Cornerstone Records Management has acquired Nova Records Asset Management, a record storage business, for an undisclosed amount. Cornerstone Records Management is a portfolio company of Chicago-based Sterling Partners.

Mid-Oaks Investments, an investment firm based in Buffalo Grove, Ill., has purchased Dispoz-o, a disposable plastic food packaging maker, for an undisclosed amount. The deal is an add-on acquisition for Mid-Oaks Investment’s portfolio company, Wilkinson Industries, which Mid-Oaks purchased in 2004.

Firms & Funds

China’s national pension fund, the National Social Security Fund (NSSF), is seeking cabinet approval to invest billions of dollars in foreign private equity funds this year.

Navis Capital Partners, a Malasia-based buyout fund, has dropped the target on its latest vehicle, Navis Asia Fund VI LP, from $1.75 billion to $1.25 billion, according to LBOWire.

The U.S. Treasury has preliminarily granted BlackRock Inc a second-round interview to buy toxic assets from U.S. banks, using taxpayer money, the Wall Street Journal said on its Website late on Monday.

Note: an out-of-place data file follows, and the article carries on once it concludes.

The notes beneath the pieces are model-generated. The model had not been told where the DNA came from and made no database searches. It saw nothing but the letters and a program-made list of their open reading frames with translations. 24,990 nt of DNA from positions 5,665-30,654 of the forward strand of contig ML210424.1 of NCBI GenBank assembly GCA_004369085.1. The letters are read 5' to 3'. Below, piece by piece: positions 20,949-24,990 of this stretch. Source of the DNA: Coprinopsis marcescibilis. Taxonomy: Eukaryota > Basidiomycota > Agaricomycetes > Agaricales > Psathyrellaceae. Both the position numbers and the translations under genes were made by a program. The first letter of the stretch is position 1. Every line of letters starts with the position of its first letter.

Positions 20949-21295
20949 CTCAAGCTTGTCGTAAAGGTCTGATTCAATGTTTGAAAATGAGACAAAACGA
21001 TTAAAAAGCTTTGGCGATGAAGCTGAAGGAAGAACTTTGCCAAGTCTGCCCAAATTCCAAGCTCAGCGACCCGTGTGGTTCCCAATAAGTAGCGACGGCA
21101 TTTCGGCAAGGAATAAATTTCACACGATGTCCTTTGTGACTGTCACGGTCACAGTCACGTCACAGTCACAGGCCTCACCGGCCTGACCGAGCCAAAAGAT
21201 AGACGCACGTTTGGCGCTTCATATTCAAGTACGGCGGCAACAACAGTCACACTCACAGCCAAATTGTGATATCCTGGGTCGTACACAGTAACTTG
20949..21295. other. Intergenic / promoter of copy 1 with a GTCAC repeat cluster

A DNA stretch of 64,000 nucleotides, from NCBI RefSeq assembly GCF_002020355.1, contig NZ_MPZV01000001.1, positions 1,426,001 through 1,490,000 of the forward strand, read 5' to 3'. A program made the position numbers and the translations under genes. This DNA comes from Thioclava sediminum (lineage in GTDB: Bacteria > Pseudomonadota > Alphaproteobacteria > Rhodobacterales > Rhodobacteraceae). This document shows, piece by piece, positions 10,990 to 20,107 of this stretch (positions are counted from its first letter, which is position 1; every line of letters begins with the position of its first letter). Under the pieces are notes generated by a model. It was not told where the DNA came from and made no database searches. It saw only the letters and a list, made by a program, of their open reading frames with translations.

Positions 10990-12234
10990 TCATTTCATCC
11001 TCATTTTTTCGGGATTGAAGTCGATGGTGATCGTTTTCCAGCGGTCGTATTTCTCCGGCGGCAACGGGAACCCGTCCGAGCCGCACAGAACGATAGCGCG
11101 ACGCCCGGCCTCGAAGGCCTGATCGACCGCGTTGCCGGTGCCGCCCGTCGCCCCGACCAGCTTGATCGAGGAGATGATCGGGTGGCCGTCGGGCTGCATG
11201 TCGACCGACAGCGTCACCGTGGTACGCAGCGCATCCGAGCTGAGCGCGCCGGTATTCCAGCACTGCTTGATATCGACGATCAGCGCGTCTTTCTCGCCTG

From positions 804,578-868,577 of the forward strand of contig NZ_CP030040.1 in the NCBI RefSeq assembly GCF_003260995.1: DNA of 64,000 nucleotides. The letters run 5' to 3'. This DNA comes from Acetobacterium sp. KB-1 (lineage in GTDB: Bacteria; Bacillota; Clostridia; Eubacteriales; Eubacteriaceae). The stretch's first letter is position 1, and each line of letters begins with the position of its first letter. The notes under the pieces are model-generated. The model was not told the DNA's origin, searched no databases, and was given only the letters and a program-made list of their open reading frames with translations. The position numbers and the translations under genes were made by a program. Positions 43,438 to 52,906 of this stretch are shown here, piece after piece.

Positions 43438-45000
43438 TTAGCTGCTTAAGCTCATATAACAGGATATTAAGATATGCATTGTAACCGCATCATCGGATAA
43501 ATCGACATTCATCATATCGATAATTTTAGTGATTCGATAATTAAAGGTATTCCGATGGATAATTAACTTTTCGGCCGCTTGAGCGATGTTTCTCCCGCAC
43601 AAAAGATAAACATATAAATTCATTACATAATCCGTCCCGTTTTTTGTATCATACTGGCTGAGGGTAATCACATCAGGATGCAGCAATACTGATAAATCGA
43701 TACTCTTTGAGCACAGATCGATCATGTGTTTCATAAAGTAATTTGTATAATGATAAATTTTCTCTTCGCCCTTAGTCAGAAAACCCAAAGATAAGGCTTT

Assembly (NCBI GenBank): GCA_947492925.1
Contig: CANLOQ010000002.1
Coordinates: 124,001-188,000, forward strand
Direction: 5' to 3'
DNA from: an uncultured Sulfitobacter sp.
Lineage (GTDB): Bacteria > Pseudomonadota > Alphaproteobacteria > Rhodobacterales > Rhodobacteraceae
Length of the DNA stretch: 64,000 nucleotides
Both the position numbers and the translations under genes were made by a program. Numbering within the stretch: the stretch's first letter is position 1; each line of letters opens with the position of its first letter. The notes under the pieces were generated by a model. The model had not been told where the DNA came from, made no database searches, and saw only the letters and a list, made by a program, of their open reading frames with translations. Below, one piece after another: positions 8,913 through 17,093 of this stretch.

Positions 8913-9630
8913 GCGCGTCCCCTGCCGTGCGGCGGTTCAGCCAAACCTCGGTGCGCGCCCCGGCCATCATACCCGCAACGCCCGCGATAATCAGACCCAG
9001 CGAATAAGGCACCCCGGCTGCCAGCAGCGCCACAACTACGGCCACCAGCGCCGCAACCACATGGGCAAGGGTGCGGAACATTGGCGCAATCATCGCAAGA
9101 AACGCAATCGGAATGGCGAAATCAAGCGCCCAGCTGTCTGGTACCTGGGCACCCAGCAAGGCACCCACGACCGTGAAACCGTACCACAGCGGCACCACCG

Human Resources

Omar Khalil has been promoted to Senior Associate with Santé Ventures, an early-stage life sciences venture capital firm. Meanwhile the firm has added Jim Graham as a Senior Associate. Graham was previously an engagement manager in the Healthcare practice of McKinsey & Company.

Dave Matheson has joined Onstott Group, a Massachusetts-based executive search firm, as Vice President. Matheson was previously working for iRobot.

Laurence R. Bronska and Andrew W. McCune have joined McDermott Will & Emery as partners in the Corporate Department based in the Chicago office. Bronska and McCune, formerly Co-Chairs of the Midwest Private Equity Practice at DLA Piper, focus their practice on private equity transactions.